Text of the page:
I thought he would retire but I didn't think it would have that large an impact on their funds.
    Sep 29, 2014. 10:39 PM | 1 Like Like |Link to Comment
  • Equity CEFs: Funds With Strong NAVs And Weak Market Prices [View article]
    Well, unfortunately, DSE happened to be the one MLP I wrote about earlier because it was a new issue and I was warning investors about it. I suppose if you had listened to me a couple months ago, you could have saved yourself some money and sold at $20 (I was actually short at about $20.05).

    In these kind of situations, emotions rule the day. Investors are just going to sell DSE at any price now regardless of the discount. It certainly has gotten worse than I expected but I think you can still make money in DSE if you are patient and wait for opportunities when everyone is selling on emotion.
    Sep 25, 2014. 02:17 PM | Likes Like |Link to Comment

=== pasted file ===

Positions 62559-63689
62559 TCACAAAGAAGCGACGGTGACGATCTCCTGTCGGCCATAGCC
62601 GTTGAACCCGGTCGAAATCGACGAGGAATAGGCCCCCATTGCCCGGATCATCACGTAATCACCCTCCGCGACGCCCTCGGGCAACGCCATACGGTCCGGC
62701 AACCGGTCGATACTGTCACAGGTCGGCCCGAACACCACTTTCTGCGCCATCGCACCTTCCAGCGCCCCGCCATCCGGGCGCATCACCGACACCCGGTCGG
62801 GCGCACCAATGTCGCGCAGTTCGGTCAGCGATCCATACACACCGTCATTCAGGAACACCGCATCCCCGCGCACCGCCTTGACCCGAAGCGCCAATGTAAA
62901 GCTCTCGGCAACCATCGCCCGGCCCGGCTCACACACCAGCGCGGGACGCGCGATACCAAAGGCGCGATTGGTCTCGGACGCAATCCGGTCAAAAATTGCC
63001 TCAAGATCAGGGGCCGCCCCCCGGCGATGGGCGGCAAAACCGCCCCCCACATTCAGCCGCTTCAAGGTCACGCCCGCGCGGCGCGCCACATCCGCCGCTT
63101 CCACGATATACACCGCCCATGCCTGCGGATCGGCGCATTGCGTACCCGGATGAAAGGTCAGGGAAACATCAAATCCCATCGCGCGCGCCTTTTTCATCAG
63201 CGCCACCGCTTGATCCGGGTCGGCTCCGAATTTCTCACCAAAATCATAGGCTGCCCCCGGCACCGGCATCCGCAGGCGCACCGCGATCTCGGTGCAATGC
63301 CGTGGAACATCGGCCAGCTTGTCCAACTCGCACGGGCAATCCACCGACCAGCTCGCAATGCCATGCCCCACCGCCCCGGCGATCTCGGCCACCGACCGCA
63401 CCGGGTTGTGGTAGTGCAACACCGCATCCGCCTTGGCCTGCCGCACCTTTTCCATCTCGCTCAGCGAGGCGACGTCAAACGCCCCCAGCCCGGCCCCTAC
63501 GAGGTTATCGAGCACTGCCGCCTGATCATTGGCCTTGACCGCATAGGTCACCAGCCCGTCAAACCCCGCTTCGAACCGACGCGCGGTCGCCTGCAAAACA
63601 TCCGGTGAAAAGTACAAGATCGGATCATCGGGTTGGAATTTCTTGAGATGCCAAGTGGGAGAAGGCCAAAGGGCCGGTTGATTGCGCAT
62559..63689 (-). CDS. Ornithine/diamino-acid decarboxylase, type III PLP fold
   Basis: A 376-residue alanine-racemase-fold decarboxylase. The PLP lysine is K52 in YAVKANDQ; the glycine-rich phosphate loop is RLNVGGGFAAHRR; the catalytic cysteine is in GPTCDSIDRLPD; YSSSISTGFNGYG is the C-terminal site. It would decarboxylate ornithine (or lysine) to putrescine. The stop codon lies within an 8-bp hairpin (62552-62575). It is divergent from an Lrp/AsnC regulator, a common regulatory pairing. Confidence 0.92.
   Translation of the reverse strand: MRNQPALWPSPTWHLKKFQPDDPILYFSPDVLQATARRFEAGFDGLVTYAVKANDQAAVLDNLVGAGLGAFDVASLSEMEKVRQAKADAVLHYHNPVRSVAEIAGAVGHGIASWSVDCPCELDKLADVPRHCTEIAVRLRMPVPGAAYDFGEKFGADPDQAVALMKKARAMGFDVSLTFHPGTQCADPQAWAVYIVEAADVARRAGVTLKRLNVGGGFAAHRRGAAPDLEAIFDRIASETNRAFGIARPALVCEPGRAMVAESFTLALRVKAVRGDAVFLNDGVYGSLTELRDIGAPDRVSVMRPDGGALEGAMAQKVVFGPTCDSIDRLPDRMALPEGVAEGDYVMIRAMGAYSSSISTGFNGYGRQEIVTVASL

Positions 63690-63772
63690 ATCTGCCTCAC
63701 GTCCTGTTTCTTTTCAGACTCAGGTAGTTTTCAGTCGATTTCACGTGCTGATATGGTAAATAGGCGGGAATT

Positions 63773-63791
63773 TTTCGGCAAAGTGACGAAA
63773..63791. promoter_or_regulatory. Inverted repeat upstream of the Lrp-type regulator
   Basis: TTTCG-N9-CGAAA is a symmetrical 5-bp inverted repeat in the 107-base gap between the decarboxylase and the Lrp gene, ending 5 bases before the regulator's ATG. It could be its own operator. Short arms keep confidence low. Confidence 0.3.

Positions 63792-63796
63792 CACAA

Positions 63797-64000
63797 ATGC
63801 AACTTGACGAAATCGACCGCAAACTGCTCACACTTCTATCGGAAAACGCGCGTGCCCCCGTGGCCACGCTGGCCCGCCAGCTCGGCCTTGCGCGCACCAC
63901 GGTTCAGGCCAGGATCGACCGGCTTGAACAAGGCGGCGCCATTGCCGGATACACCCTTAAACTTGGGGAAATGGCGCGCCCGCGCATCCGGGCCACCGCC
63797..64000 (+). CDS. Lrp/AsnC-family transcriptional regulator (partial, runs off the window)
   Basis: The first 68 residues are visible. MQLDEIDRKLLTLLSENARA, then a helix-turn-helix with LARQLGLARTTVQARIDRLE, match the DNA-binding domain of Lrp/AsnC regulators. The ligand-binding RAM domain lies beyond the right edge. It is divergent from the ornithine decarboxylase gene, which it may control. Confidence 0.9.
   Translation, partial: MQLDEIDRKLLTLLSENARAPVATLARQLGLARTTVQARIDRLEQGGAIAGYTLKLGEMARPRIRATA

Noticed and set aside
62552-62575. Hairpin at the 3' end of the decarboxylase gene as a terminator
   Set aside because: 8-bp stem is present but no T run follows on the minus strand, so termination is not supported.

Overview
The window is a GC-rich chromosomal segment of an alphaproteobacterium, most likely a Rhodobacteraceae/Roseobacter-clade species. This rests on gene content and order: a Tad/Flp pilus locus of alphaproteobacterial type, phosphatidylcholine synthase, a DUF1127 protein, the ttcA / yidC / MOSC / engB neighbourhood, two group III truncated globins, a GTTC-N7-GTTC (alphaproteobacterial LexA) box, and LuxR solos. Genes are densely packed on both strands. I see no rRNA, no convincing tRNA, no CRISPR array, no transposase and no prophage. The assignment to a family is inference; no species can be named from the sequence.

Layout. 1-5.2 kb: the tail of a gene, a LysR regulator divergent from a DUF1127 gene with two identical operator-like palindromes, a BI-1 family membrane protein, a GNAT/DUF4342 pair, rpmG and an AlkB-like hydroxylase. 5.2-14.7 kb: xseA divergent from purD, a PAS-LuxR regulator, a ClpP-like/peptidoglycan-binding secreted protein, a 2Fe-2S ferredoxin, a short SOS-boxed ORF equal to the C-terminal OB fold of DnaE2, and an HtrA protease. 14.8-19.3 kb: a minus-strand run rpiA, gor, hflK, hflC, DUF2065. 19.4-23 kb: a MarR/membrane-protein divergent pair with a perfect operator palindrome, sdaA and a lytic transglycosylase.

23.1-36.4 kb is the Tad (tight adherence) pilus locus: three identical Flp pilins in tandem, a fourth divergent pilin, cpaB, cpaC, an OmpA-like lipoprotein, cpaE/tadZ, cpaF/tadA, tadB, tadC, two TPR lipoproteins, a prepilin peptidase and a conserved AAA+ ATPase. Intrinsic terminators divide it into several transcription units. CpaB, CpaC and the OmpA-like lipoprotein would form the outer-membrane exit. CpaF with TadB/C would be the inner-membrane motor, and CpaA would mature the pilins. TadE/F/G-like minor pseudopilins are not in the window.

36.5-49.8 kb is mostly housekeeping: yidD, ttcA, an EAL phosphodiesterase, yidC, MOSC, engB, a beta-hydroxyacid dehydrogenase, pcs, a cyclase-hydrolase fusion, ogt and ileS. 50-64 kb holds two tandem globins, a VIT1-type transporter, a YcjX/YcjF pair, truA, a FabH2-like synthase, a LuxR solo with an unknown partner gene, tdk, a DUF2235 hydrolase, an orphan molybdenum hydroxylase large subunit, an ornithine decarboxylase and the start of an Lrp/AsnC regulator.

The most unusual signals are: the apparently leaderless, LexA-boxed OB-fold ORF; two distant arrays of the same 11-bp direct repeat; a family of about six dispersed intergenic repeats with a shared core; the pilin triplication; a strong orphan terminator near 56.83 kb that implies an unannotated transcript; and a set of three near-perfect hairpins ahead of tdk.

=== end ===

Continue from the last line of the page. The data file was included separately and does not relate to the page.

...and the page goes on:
• Equity CEFs: Funds With Strong NAVs And Weak Market Prices [View article]
    Virtually all of the MLP CEF distributions is Return-of-Capital because of the way MLPs are structured. So not only are the distributions from MLP CEFs tax advantageous, you also don't have to worry about K-1 forms to file like you would if you owned MLP's directly.
    Sep 23, 2014. 02:45 PM | 1 Like Like |Link to Comment
  • Equity CEFs: A Fund Which Probably Should Just Go Open-End [View article]
    Well, I confess I was getting impatient with it as well.
    Sep 21, 2014. 10:45 AM | Likes Like |Link to Comment
  • Equity CEFs: Buy Alert On DSE Right Now [View instapost]
    Too new. Won't know details for another month or two.
    Sep 21, 2014. 10:11 AM | Likes Like |Link to Comment
  • Equity CEFs: Buy Alert On DSE Right Now [View instapost]
    Yes, a hedge. I'm nervous about the broader market and AMJ is just off its ALL-TIME high so I think it makes a good hedge just in case. Odd to see these funds under this much pressure when their benchmarks are still doing so well.